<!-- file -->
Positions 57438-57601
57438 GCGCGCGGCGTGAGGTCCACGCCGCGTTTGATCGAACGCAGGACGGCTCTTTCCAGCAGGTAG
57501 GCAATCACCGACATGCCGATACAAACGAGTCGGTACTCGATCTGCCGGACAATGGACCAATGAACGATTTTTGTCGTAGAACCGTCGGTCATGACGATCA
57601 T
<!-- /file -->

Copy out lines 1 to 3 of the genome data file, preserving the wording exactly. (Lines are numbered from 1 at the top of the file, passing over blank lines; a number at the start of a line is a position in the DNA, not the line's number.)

Positions 57438-57601
57438 GCGCGCGGCGTGAGGTCCACGCCGCGTTTGATCGAACGCAGGACGGCTCTTTCCAGCAGGTAG
57501 GCAATCACCGACATGCCGATACAAACGAGTCGGTACTCGATCTGCCGGACAATGGACCAATGAACGATTTTTGTCGTAGAACCGTCGGTCATGACGATCA